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I cook almost everything we eat. When I met her, Judith's idea of a quick dinner was a carrot dipped in Grey Poupon. She does make big batches of tomato sauce (you can take the Italian out of Jersey, but you can't...never mind) that I freeze or can. She also gets inspired occasionally, like last month when she baked cantucci and schiasciatta, a Tuscan flatbread, this time with fresh grapes (we eat something very similar from a little bakery near the train station in Pontedera while we're waiting to go into Florence).

Like Malawry, I'm the one who cares most about how things are done in the kitchen. I've finally got everybody trained to treat the good knives with some respect (just as the kids are grown up and leaving) and not to leave the cast iron sitting in the sink full of water, but that's about it. I still find myself re-wrapping the cheese, pulling stuff that needs hand-washing out of the dishwasher, and putting things back where they supposed to go in the drawers and cabinets.

I have pretty specific ideas about how any given foodstuff should be handled, whether it's chopping onions, deseeding bell peppers, or washing rice, but I try hard not be too pushy about it if someone else is helping. Luckily, I've been able to train most of the boys (at least the ones who want to cook something), so they can actually be sort of fun to have in the kitchen. It's nice to have another set of hands that you can tell to do something, like shucking a few pounds of fava beans, then slipping them out of their skins onced they're cooked (yes, my teen-agers have learned fava 101).

I like doing it. I find the time spent in the kitchen interesting, if not exactly relaxing, and I enjoy the craft and coordination aspects of getting dinner on the table. The only times I get a little frustrated are when somebody's repeatedly asking, 'when's dinner?' while I'm working. I'll admit that some of my very favorite meals are the ones I cook just for myself.

Jim


olive oil + salt

Real Good Food

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we parallel jim and his missus a bit.  mrs. tommy does a great sauce w/ meatballs that is just out of this world.  she likes the slow-cooking items.  that leaves me to cook the rest of the time, which is pretty much all of the time.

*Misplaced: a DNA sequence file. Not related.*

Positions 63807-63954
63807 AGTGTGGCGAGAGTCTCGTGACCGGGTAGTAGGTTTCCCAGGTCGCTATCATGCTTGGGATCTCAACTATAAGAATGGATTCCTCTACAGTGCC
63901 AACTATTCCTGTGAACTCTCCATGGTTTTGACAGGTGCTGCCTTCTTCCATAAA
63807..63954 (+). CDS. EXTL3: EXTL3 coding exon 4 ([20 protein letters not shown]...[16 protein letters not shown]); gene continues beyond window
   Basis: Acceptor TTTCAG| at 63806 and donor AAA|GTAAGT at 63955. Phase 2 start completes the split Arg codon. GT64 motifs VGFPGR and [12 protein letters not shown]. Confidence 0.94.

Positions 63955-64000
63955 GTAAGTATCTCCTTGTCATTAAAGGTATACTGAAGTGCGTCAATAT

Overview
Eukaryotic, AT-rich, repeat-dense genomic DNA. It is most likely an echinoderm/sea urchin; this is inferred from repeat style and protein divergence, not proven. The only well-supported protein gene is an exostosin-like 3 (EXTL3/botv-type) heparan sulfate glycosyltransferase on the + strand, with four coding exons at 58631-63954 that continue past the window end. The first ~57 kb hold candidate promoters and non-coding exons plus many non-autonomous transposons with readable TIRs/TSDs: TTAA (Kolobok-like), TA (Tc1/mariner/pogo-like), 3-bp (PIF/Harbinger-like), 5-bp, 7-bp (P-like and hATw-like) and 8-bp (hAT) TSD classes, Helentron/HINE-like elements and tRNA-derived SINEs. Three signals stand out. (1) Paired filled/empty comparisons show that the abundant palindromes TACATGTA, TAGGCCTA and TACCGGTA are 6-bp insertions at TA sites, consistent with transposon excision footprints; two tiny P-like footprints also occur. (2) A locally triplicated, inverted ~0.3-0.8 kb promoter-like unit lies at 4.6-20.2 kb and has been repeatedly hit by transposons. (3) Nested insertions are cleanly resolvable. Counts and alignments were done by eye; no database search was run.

and when i had mrs. tommy prep some veggies for stirfry the other night, i found myself saying to her "you cut the scallion awfully small, didn't you?"  not that it mattered one bit.  i should have just kept my mouth shut.  no wonder i don't often get help!

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We've also figured out the hard truths: Davy is better at conceiving executing the meal; I am best at providing support, both moral and edible - I do all the stocks, tomato sauces, and prepping.

It was difficult at first for me to take the back seat, but I couldn't stand in the way of superior meals!

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Julie does all the day to day cooking at home, i get involved if we are entertaining. This will change i guess when junior comes along.

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. This will change i guess when junior comes along.

Will Jr. be doing the cooking? Will Julie be too exhausted to cook? Will you all accept a diet of pureed foods and rice cereal?   Yes, life indeed does change when Jr. comes..

I have three Juniors...I cook during our (VERY) busy week...I roast a chicken, maybe fry one,  at the start, chop up vegetables and make some rice a roni, and take a pasta sauce out of the freezer. Maybe a soup, but only one kid likes soup. WE also have an extensive selection of minute steaks for cheesesteak sandwhiches, and the Chinese and Pizza places run an account.I also stock up on Pierogyis from either the South River European Provisions store, or the Trenton Farmer's market...and lots of frozen Celentano raviolis and tortellinnis.